Explaining son's death to someone with dementia


Registered User
Oct 20, 2011
Hi all,
my 1st time posting here, I'm sure that this topic has been covered before but it's a traumatic day and I haven't got the time or energy to research.
My Aunt has dementia, 89 yrs, her son died at 4 a.m this morning, she lives with my cousin and her husband, my cousin is her main carer. My cousin is an absolute wonderful carer and daughter to my aunt. Today has been very hard, as every time my cousin explains the death of her son to my aunt, she forgets and 1/2 hour later she's asking when are they going to the hospital to see her son, then my cousin has to explain all over again, and the pain of this news is just as awful for my aunt as the 1st time she was told. My cousin spoke to their GP today, who said well I guess you will just have to keep telling her. My cousin is rightly exhausted but is the most patient and caring person I have ever met, therefore I'm posting on her behalf, to get some advice and guidance (as none has been given by my aunts GP!) as I know she will need help. My cousin, like me is not sure whether she is doing the right thing for her mother continually telling her that her son is dead. She knew her son was in hospital (was taken in 3 weeks ago) but didn't really understand how serious it was, will she eventually come to understand that he has died. My cousin does not get any help from anyone, as she has always been determined for her mother to stay at home and be cared for, but we (the family) are in undiscovered waters today and just don't know what to do for the best, for my aunt.

Advice of similar experiences or an explanation of what is medically best for my aunt would be appreciated.

I don't know if dementia is measured in anyway, to explain where my aunt is, she forgets who I am after 10 mins, she has breast cancer and doesn't know it every time she see's the breast consultant she thinks she's getting her cataracts sorted.

Advice for my cousin would be great. Thanking you in anticipation.
Last edited:

Canadian Joanne

Volunteer Moderator
Apr 8, 2005
Toronto, Canada
Hello Sadn and welcome to Talking Point (TP).

You will most likely get a variety of opinions but in my case, we did not tell my mother when her sister, brother and husband died, even though my aunt died in 2003, uncle in 2006 and stepdad in 2007. At that point, she would not have remembered and we would have repeated the news over and over.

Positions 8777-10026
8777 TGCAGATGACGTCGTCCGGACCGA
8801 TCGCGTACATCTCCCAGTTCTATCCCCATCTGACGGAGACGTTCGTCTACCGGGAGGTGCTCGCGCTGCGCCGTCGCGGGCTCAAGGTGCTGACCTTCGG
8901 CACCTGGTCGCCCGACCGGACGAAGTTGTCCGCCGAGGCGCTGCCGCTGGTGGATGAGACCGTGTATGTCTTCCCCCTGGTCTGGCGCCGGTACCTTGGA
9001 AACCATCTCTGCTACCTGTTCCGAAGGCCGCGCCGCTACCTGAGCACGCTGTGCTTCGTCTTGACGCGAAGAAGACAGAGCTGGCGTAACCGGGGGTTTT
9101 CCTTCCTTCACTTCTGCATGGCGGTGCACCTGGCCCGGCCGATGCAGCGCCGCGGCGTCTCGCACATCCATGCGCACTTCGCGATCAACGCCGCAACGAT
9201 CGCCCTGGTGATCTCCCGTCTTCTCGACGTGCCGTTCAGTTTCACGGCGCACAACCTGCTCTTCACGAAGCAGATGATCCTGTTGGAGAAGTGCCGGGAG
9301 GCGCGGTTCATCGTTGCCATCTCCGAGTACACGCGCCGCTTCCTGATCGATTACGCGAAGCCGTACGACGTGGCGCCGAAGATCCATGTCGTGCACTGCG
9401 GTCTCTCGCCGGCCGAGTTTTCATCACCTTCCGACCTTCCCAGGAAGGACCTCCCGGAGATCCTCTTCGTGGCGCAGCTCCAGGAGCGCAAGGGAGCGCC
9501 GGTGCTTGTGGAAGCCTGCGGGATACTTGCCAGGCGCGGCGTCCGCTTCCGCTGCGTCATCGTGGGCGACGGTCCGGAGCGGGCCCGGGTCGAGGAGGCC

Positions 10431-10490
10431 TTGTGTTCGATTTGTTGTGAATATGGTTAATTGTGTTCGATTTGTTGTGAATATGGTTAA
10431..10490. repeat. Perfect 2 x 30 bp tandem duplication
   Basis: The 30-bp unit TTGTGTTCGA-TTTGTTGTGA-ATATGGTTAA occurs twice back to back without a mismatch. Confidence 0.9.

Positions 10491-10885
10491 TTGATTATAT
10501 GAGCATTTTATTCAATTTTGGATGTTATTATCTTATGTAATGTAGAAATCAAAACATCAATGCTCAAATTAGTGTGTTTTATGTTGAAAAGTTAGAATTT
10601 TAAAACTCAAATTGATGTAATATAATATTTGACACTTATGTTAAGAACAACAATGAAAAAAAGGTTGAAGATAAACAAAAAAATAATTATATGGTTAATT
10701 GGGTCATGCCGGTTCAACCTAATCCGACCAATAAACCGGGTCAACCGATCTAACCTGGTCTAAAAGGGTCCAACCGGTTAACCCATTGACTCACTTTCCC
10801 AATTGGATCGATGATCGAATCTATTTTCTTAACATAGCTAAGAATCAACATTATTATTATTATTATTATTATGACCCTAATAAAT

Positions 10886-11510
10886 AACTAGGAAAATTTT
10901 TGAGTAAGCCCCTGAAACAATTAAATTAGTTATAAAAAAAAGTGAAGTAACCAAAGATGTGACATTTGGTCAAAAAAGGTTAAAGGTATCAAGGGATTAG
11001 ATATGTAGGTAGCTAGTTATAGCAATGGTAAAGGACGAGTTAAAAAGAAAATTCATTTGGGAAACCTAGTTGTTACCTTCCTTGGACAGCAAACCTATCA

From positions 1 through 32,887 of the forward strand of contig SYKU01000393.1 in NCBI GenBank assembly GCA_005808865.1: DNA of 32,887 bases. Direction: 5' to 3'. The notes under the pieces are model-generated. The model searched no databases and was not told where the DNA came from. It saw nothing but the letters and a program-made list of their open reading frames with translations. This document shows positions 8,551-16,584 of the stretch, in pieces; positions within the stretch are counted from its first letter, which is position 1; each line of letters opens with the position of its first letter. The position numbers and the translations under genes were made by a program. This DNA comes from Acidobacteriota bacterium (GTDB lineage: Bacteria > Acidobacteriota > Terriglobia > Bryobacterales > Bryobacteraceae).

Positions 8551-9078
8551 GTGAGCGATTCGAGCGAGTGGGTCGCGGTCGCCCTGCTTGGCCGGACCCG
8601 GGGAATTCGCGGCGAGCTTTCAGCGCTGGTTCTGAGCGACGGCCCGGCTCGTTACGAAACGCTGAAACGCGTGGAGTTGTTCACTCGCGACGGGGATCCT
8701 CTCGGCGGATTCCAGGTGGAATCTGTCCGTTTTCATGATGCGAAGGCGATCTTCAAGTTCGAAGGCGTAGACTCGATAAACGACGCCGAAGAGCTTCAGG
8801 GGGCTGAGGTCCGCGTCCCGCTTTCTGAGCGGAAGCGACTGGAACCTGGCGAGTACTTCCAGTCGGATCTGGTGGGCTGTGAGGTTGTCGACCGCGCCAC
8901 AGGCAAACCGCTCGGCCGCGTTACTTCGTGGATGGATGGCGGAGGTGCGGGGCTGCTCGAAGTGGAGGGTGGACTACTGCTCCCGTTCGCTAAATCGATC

She was still asking how my grandmother (who died in 1970) was in 2007. I used to tell her that grandmother was fine, the same as always. When she would say she wanted to visit her, I would agree and say "Let's go tomorrow or the day after as I have things to do first". Originally, I told my mother a couple of times that my grandmother was dead but this brought on floods of tears. I felt, and still feel, very strongly that it was best to avoid telling her again, as it was causing her anguish and pain.

So my opinion is to avoid the subject and lie if you have to. Your cousin can simply say "We'll go tomorrow". I'm not sure how you should handle the funeral. It does rather depend on how your aunt responds.

Let us know what happens.


Registered User
Oct 20, 2011
Thanks for that, we hadn't even got as far as thinking what to do next week when it's the funeral, it would break everyone's heart for my aunt to be there and not really know why. Your approach seems the most humanitarian, but she is so ill and frail, that if she did know, the worst may happen.

Thanks again


Registered User
Apr 5, 2010
How about a half truth that 'he is in the best place so we haven't got to worry about him. We will see him soon enough'. I would be busy doing something while she is told that which enables to you to bring what you are doing into the conversation. 'Now I have tided that up how about a cup of tea/shall I clean that for you/read to you etc.

Mum still asks after her parents and can't understand why they don't come. I just tell her that she will see them soon and we will sort out arrangements tomorrow. I don't see the point in telling her over and over again as it would be so cruel.


Registered User
Feb 28, 2011
Hi all,
My cousin spoke to their GP today, who said well I guess you will just have to keep telling her.
I have no experience of this, but have to say that I think this GP is misguided. As the news won't ever sink in, what is the point of the repeated trauma of this? A kind white lie seems to me to be the answer, as in so many - more trivial - situations.


Registered User
Jan 10, 2008
handling bad news - again and again

I totally agree with Reno - there is less than no point in repeatedly putting her through the trauma of hearing of her son's death. If she knows that he was in hospital, your cousin could tell her that he is still there, but too ill for visitors, or just that she can visit later. They are going to have to keep on telling her the same thing, though, so be prepared! It gets very frustrating but it is much easier if you are not upsetting her every time you tell her.

I read somewhere that if someone is 'stuck' in the past, it is cruel and unnecessary to try to drag them into the present - as well as being doomed to fail. It is much better to play along and let them enjoy what they remember even if it all happened a long time ago in our reality! It is not a matter of lying to them: lying implies an intention to deceive and that is not what is happening. It is more a case of treating them with respect and gentleness, and affording them some dignity in spite of their condition.

It sounds as though your cousin is doing a brilliant job - but carers need support and encouragement too and it's great that you are doing that for your cousin. I hope everything goes smoothly with the funeral and that your cousin can get some good medical advice for your Aunt.